Local Consultant in Kenya
Barret Kamunzu holds a degree in Political Science and Public Administration from the University of Nairobi, Kenya, and is currently finalising his M.A. in Population Studies (Demography) at the same University. His enthusiasm for finding solutions to community problems led him to the field of Research, Monitoring, and Evaluation. He has a particular passion for working with youth and has worked on a number of projects addressing youth employability and the prevention and countering of violent extremism in the informal settlements of Kenya. Additionally, he is also supporting programmes focusing on refugee inclusion, primarily in education and livelihoods, within the Dadaab Refugee Camp—the largest refugee camp in Kenya managed by UNHCR.
Working as a consultant with ICDI on the ‘From Waste to Work’ project in Kenya has given him an opportunity to interact with youth in the waste sector. The fact that the project empowers green youth-led start-ups to create meaningful employment through waste recovery and value addition, it gives him a profound sense of meaning and joy. He gets a feeling of fulfilment in playing a role in transforming the lives of youths, especially in his home country, Kenya.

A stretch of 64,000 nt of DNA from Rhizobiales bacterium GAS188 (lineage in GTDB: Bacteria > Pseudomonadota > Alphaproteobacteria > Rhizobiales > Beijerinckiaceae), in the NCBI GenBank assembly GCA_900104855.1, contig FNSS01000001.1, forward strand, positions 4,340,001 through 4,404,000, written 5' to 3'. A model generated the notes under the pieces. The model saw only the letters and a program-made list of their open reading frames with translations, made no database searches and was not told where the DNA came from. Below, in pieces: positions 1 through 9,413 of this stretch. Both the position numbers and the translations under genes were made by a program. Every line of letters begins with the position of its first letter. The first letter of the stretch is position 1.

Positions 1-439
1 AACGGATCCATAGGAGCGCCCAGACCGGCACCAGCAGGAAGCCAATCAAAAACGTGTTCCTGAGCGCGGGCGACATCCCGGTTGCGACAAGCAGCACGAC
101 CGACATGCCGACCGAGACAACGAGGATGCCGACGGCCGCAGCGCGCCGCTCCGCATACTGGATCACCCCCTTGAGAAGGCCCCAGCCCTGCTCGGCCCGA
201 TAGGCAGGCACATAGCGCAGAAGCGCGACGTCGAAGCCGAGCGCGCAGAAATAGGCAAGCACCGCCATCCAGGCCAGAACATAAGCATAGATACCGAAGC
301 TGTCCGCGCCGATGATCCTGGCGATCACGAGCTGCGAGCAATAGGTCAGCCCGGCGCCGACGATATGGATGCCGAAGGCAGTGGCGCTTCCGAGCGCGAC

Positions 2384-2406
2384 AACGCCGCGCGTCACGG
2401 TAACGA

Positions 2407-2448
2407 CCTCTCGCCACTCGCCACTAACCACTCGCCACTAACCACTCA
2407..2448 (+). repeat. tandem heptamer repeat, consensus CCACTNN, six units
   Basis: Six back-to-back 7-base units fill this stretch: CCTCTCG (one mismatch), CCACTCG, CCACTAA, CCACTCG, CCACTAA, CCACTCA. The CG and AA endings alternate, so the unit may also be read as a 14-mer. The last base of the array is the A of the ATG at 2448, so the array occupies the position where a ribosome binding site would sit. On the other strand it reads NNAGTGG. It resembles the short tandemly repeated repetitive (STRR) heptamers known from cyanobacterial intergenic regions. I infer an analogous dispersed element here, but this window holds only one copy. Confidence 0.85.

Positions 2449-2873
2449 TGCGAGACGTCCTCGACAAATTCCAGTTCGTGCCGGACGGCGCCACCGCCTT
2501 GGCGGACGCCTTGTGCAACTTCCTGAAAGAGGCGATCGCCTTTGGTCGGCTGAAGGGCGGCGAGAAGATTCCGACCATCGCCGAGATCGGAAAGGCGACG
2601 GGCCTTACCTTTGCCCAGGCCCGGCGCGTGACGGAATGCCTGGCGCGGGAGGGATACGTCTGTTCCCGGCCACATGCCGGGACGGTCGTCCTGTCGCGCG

As a child
As a child, Barret grew up in a rural village in coastal Kenya, finding joy in playing games with childhood friends, particularly moulding items from clay soil during rainy seasons. Alongside his friends, they had their pottery stands, and Barret vividly recalls attempting to replicate the skilful creations of his friend Mwachofi. Despite his efforts, Barret’s pieces never matched up, leading to frustration that often prompted him to crush them and start anew.
As he was growing up, Barret’s childhood dream was to become an agricultural engineer, specialising in tractor design, maintenance, and durability. Several years later, Barret is now a researcher and M&E professional. Even though he hasn’t become the tractor engineer he initially aspired to be, Barret sees himself aligned with his childhood dream. Unlike the tractor engineer role he envisioned, he now considers himself a social engineer, solving problems through research, designing projects in the development sector, and providing M&E expertise for sustainability.